The European Central Bank’s announcements could be read to be slightly less dovish as they decided to scale back its 1.8 Trillion euro PEPP (Pandemic Emergency Purchase Programme). The projected end to this pandemic stimulus is March 2022. However, no rate hikes were announced and the older Asset Purchase Programme (APP) was in fact scaled back up from its monthly rate of 20 billion euros to 40 billion euros in the second quarter of 2022.
Over the last decade, inflation in the Eurozone has undershot the ECB’s 2% target, and this despite persistent quantitative easing over the same period. Over the course of 2021, as Europe has recovered from the pandemic, inflation within the Eurozone has however ticked back up to 4.9%. This latest number doesn’t seem to have effected the ECB’s thinking on whether to hike rates, perhaps taking caution from the experience of premature rate hikes following the 2008 financial crisis.
The most surprising move of all come from the Bank of England which decided to raise interest rates within the UK by 15 basis points. This comes as the newer Omicron variant surges throughout the country. Like the ECB, the BoE also has a mandate for maintaining inflation at 2%. The latest CPI print might have forced the BoE’s hands, even though it is unclear whether such a high rate of inflation could be sustained if the current surge in cases continues. The BoE clearly seems to think that the current surge in Covid cases is a short-term phenomenon and that over the medium-term there are structural reasons that can sustain inflation at levels higher than the mandated 2% level.
While major developed country central banks have taken a somewhat hawkish turn, in turn if not in actual practice, the People’s Bank of China has taken a different turn. Coming out of the initial shock of the lockdowns in early 2020, China’s recovery has been rather sluggish. To improve liquidity in the market, the PBOC cut the reserve ratio requirements for commercial banks by 50 basis points. More details here: https://www.scmp.com/economy/china-economy/article/3160429/chinas-first-benchmark-rate-cut-20-months-signals-serious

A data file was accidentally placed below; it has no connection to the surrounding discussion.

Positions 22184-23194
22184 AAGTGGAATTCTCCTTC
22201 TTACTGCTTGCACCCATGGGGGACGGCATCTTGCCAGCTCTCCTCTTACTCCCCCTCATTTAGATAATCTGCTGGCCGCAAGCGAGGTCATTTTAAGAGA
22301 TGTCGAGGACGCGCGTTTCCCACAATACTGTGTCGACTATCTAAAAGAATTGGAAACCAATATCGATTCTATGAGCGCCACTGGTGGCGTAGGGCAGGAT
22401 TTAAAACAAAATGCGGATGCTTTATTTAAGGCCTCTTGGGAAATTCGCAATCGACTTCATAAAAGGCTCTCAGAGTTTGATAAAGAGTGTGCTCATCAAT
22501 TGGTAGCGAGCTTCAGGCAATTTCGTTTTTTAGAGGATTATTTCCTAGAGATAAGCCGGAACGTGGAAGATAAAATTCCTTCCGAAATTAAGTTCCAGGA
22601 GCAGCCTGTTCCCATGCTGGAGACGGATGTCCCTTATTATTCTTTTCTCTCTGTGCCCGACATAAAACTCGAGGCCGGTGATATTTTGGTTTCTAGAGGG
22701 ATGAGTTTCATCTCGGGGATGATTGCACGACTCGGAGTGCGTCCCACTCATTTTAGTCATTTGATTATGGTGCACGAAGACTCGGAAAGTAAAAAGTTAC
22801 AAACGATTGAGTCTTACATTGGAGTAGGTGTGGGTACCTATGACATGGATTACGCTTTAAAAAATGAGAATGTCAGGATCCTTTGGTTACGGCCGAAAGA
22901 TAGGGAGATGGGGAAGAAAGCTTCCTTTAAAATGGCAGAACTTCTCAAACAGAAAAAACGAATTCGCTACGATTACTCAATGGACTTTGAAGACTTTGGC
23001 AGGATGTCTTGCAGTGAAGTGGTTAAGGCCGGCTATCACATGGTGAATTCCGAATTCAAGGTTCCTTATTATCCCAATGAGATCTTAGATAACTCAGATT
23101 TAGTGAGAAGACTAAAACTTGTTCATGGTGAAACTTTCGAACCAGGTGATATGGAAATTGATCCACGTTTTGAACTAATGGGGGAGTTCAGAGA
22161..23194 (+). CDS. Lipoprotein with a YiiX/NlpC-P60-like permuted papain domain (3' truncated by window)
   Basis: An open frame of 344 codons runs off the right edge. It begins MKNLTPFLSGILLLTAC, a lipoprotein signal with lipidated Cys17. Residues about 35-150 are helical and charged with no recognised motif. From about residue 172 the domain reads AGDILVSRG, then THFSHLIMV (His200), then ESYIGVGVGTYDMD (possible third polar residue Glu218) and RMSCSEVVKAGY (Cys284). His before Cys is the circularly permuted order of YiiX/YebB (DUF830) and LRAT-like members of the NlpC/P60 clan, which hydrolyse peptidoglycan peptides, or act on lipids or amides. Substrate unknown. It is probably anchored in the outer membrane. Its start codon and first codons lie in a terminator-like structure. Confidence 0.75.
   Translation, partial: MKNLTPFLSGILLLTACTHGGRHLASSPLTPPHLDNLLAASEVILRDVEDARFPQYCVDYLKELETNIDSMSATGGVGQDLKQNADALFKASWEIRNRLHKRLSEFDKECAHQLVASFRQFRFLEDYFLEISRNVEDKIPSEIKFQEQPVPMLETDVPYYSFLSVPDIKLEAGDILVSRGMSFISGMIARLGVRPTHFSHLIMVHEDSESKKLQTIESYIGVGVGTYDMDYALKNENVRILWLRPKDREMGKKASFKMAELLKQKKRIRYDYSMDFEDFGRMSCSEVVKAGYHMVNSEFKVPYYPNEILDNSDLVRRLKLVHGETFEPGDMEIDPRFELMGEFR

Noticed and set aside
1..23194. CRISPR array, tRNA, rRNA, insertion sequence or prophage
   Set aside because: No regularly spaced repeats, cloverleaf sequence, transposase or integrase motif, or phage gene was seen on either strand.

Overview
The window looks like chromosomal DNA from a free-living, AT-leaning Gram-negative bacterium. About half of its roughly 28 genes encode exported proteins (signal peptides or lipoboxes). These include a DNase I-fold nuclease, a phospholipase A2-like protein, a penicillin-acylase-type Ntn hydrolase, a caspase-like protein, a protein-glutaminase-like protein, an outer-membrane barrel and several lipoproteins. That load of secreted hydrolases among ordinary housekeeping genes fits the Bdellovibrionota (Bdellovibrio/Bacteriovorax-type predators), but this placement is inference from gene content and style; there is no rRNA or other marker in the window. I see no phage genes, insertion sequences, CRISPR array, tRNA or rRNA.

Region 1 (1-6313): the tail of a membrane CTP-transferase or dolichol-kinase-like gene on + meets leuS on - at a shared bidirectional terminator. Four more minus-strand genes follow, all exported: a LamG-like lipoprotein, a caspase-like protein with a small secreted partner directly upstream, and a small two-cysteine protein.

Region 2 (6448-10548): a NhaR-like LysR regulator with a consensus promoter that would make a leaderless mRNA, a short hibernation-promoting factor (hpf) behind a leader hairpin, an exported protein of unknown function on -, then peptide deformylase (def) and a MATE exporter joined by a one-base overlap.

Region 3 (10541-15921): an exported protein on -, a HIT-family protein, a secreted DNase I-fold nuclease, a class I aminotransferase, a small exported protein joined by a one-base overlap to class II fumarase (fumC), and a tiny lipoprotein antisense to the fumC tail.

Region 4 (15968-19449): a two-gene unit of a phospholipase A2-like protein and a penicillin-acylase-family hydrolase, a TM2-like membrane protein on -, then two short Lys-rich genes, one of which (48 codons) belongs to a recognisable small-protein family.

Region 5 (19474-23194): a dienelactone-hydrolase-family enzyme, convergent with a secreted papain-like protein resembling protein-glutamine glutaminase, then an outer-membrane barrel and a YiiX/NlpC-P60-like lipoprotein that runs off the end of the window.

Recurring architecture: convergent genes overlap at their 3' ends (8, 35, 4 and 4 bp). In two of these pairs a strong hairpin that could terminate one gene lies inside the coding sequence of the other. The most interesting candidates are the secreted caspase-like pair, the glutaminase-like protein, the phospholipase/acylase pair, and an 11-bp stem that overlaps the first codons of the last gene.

How should individual investors factor these announcements into their decisions? While it is clear that inflation has been on top of everyone's mind, central banks are taking a cautious approach as far as rate hikes go. With the emergence of the Omicron variant, the pandemic is front and center for central banks. From this perspective, the risk going forward is the pandemic persisting and a start-stop economic recovery. How such an economic situation unravels for the markets and the inflation outlook is uncertain. Central Banks do however believe that inflation expectations are fairly well-anchored, as borne out with the market's expectations of future inflation. What is certain are the rate hikes announced in the dot-plot though the magnitudes of those hikes will be a function of how the Fed sees the labor market recovering.
Dhruv Sharma has a Ph.D. in statistical physics from École Normale Supérieure, Paris. His work lies at the interface of macroeconomics, statistical physics, and optimization.